It is not the critic who counts; not the man who points out how the strong man stumbles, or where the doer of deeds could have done them better. The credit belongs to the man who is actually in the arena, whose face is marred by dust and sweat and blood; who strives valiantly; who errs, and comes short again and again, because there is no effort without error and shortcoming; but who does actually strive to do the deeds; who knows the great enthusiasms, the great devotions; who spends himself in a worthy cause; who at the best knows in the end the triumph of high achievement, and who at the worst, if he fails, at least fails while daring greatly, so that his place shall never be with those cold and timid souls who know neither victory nor defeat. ~Theodore Roosevelt
I have the pleasure of working with some really brilliant people at EiS Technologies. Definitely a perk. Anyway, we were chatting a bit today about how the "gloom and doom" crowd has definitely jumped on Oracle with both feet lately. Salespeople leaving in droves…stock price falling…sales receding…crash and burn on the horizon…blah, blah, blah.
Count me amongst the true believers. I see the Oracle story a bit differently from the naysayers. Probably because my focus is more on the technology and, through experience, I've come to learn that the upside of good technology products far outweigh any downside from perceived negatives. So let's consider that for a moment.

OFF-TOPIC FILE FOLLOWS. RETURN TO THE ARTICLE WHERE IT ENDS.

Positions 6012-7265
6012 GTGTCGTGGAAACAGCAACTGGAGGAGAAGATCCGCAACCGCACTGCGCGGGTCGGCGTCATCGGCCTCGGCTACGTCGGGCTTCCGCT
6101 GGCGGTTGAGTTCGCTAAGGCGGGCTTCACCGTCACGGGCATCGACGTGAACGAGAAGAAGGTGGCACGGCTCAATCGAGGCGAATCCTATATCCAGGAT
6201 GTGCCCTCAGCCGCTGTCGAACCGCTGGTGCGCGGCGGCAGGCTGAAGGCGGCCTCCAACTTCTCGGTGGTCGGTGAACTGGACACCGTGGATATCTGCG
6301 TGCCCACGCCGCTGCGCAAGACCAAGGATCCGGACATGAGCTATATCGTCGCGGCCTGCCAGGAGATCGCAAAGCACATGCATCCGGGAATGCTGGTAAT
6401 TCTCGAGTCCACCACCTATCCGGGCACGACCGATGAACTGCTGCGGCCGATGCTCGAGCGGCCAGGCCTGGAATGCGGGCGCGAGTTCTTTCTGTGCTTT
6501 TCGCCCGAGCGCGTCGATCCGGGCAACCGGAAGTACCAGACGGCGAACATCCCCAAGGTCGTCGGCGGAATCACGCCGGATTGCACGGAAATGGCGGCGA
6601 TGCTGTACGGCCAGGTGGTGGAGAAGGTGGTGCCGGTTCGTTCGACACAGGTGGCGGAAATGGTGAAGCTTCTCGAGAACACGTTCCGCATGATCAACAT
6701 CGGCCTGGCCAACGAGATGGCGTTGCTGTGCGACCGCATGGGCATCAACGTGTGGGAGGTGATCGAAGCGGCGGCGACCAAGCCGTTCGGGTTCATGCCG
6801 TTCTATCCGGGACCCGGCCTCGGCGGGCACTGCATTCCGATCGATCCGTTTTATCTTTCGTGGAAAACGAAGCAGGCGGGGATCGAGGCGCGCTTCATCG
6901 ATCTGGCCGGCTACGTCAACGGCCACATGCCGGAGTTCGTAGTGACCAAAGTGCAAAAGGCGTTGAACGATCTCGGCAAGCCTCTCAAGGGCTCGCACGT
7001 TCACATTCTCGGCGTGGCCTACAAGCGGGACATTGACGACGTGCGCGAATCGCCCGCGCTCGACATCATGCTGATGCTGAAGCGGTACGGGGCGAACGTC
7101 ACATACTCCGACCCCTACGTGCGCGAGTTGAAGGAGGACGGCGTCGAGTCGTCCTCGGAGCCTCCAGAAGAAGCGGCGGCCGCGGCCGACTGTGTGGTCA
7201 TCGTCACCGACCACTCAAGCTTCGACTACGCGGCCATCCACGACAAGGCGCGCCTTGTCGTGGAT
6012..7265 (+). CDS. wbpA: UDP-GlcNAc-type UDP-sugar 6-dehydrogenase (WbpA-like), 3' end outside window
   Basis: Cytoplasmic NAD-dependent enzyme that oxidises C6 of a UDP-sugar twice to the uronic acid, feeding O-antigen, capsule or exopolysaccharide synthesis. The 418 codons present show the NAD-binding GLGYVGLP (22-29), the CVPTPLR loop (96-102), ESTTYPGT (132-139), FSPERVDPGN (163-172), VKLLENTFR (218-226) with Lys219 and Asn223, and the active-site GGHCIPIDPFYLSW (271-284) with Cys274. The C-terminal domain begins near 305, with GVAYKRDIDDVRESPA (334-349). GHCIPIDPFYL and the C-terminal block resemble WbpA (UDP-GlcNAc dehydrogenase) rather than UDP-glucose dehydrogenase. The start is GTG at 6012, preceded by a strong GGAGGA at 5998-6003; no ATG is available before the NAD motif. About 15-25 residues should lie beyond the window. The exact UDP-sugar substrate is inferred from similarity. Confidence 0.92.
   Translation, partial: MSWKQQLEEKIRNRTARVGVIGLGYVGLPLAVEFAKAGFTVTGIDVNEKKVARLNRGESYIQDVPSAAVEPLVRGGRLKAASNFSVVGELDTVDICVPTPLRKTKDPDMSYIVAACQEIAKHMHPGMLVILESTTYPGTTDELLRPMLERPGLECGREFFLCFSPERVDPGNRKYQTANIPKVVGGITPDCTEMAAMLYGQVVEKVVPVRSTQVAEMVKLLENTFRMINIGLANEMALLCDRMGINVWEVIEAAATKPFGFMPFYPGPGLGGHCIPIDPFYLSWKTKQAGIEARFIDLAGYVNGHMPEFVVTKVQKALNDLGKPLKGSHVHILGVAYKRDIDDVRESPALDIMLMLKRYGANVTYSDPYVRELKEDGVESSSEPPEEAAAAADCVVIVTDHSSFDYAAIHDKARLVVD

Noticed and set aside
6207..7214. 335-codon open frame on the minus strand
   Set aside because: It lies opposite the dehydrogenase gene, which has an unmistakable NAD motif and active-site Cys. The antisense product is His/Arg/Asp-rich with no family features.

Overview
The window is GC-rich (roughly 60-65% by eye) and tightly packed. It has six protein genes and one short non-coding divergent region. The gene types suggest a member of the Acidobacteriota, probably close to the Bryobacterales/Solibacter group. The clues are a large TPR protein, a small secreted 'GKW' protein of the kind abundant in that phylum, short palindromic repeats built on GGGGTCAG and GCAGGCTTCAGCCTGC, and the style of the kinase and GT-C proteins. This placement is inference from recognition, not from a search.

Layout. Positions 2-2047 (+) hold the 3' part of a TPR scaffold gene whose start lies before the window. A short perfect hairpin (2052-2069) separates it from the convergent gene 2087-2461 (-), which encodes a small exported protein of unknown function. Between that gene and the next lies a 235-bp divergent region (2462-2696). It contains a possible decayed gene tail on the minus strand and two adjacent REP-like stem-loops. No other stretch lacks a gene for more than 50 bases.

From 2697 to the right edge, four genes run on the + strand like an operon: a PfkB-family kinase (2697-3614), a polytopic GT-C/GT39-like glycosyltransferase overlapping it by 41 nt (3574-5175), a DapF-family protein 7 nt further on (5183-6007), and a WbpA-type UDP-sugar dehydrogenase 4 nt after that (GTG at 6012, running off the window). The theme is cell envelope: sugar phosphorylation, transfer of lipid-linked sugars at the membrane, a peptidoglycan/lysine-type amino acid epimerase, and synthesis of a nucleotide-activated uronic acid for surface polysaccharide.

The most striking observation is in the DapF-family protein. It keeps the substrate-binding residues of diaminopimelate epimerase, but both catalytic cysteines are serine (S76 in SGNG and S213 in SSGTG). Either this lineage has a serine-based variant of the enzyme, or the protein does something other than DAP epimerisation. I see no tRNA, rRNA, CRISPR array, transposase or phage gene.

First, keep in mind that applications, architectures, hardware, and other stuff may come and go, but the data remains. And when it comes to data, Oracle has the best enterprise database we've ever seen - period. And Oracle continues to incrementally improve that database…more scalability, better features, improved management tools. Oracle's entire foundation is built on their strongest product.
You want to talk applications? OK, let's do that. It's pretty impressive that, over the past decade, the enterprise applications market undergone at least 12 paradigm shifts. Yet, not only have the Oracle folks continued to improve the Applications Unlimited product lines, but they managed to develop some very strong Cloud Applications (Fusion Apps) at the same time. And they continue to respond as the market continues to shift like sand under our feet. Not the simplest apps in the world, but Oracle's apps win competition based on features. And the move to both in-memory and SaaS will be huge before it's done.
Middleware? WebLogic. Glassfish. Development tools? JDeveloper IDE. ADF. APEX. Enough said.
Yes, I could go on. But you get the idea. Now, I haven't owned Oracle stock for years…I see it as a conflict of interest in my job and as a blogger. But I have to admit it's getting tempting…the naysayers are doing their job really well. Bring it on - I'll bet on the basis of superb technology products and we'll see how it plays out.